Wednesday, June 17, 2009

Survey finds mixed bag of solar-power knowledge among many Americans

When it comes to their knowledge about solar power, many Americans are both exuberant in their desire to see solar more quickly become a larger part of the country's energy portfolio and ignorant of just how much sun-based electricity is being generated by their utilities. A slim majority would pay more on their monthly energy bills if their utility ramped up the percentage of its power provided by renewables, but a significant minority would not. Many think the U.S. leads the world in solar, and most believe that the optimal, most efficient way to deploy solar power is on private homes.

Those are some of the findings in the relatively modest "Summer Solstice" thought leadership survey of the U.S. public's "understanding and opinions about solar energy," designed and analyzed by Ketchum Global Research Network and carried out by Braun Research on behalf of Applied Materials.

Why relatively modest? Because only 2000 people - including 1000 in 5 populous states (California, Texas, Florida, New York, and Colorado)—were contacted when the poll was fielded earlier this month. Although the survey has a ±3% margin of error for the base sample at a 95% confidence level (pretty good by statistical standards), the results do not exactly offer the most comprehensive snapshot of the average Americans' take on solar energy. (Paragraph revised from original)

For that to happen, the number of those surveyed would have to grow into the tens of thousands. Demographic details of those participating in the survey (level of education, age, political/religious affiliations, etc.) would also be interesting to factor in, as well as the public's knowledge of "solar basics," such as the difference between photovoltaic and thermal (both heating and concentrating) technologies and whether the installation of a residential rooftop PV system is synonymous with going off the grid. (Paragraph revised from original)

Still, the results of the AMAT/Ketchum effort are revealing.

Other findings show that most of those surveyed (56%)—especially respondents in California (63%) and Colorado (71%, perhaps thanks to the presence of NREL?)—know that solar panel technology has advanced over the past two decades. A whopping 78% of respondents (95% in California) think that now, compared to 10 years ago, we "have the technological know-how for solar energy to become a really important part of our nation’s energy needs."

Another huge number of those surveyed, 81%, strongly agree that solar should play "a greater role in meeting our energy needs in the next 2 to 5 years." However, a slim plurality—41% to 38% (with 21% stating "don’t know") believe that most of the country’s renewable energy comes from solar sources (it doesn’t…yet)—and a fifth of respondents think the States already gets 20% or more of its power from old Sol.

Some 65% overall answered "true" when presented with the statement "solar energy is the most readily available of all the renewable energy sources." This question seems problematic, since it could be interepreted as meaning either the most readily available in terms of actual installed solar power capacity or that the question actually refers to the raw material—the solar energy from the sun itself—and its relative abundance (duh).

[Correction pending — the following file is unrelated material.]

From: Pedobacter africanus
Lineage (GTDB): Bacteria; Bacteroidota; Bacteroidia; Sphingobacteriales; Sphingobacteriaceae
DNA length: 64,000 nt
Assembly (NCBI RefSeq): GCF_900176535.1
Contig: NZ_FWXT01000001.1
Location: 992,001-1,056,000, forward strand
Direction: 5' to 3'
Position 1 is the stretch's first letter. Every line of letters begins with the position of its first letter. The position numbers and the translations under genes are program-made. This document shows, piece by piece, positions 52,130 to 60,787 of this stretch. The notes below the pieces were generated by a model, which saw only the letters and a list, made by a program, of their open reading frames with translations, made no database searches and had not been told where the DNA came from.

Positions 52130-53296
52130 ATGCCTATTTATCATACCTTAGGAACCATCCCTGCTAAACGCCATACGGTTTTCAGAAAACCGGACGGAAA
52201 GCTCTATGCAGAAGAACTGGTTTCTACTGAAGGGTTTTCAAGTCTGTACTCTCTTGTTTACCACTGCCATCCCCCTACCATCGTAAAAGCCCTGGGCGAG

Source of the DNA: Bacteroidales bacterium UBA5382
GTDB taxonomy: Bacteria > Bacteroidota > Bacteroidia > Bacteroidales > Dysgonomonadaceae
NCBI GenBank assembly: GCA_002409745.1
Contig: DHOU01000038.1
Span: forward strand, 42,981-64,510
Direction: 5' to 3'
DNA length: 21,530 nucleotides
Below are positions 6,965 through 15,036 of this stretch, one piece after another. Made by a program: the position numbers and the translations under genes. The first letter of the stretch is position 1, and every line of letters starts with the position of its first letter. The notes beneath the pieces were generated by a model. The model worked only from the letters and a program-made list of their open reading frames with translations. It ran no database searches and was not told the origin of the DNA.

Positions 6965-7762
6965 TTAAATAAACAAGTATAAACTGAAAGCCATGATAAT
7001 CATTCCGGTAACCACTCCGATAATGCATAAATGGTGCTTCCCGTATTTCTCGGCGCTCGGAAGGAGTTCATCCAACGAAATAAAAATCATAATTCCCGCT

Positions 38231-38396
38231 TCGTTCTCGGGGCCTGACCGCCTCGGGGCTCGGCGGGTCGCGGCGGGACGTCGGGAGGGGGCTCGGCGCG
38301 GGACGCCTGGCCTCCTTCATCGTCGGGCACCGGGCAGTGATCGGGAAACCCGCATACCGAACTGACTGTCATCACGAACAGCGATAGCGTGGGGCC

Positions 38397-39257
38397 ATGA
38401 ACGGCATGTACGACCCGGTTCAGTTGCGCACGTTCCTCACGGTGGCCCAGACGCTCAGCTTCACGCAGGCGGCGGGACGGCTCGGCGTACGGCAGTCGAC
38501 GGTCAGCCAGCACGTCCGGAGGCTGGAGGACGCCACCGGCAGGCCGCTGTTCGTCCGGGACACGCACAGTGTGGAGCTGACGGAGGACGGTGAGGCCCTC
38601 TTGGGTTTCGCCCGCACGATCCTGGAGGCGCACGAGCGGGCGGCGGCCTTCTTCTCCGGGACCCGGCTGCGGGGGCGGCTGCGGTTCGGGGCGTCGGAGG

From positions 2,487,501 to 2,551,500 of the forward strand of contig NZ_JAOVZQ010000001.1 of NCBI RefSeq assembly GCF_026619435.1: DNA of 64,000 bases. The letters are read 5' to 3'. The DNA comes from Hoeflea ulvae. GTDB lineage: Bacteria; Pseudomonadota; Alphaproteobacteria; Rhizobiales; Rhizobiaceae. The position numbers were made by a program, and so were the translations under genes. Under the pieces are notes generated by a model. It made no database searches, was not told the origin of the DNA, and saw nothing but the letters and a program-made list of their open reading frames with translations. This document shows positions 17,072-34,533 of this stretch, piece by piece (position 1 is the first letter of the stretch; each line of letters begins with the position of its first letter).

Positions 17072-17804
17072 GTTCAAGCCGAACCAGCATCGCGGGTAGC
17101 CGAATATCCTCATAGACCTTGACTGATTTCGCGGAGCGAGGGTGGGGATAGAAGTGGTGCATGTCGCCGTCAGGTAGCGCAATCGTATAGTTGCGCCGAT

Another loaded question had to do with which kind of solar installation is the best. When asked if the "most efficient way to collect solar power is to install panels on individuals' homes," 56% responded "true," with most states' replies trending even higher, including California at 73% and New York at 65%.

In Applied Materials' press release announcing the survey results, the none-too-subtle suggestion is that the public is ill-informed and that utility-scale solar farms—no doubt equipped with gazillions of the company’s SunFab turnkey customers’ big-glass thin-film PV panels—are the most efficient deployment of solar. The "1.6% solution" is even trotted out—that is, that if the U.S. covered 1.6% of its land area with solar panels, it would suffice to meet its entire energy needs.

While scale and the economies thereof can be good things, there's also some pretty compelling arguments that the solar solution needs to combine large-, medium-, and small-scale PV and thermal, on and off the grid, centralized and distributed or a combo of the two, and that the smartening up of the grid and build-out/renovation of the power transmission infrastructure must accompany the gigawatt/terawatt solar revolution that many envision.

The jury's still out on whether the longer-term answer lies mostly in massive solar installations-even if Applied would like that to happen so a major component of its PV business strategy pays off. Nevertheless, the general message of solar being cost competitive with carbon-producing fuels at peak periods in a growing number of areas—both inside the U.S. and around the planet—gets more compelling every day.

Still, as the results of the survey show, the solar industry has its work cut out to get its messaging across to the American people.

But let us bask in the moment. "The summer solstice [June 21 in the Northern Hemisphere] is a good time to celebrate the unique power of the sun," quips one of Applied's resident solar PV rockstars, Charlie Gay, in the press release.

Funny thing is, the winter solstice offers cause for celebration too. Although the hours of good sunlight in the colder months and more northern climes may be few, crystalline-silicon panels perform quite well on crisp, clear, blue-sky days too.


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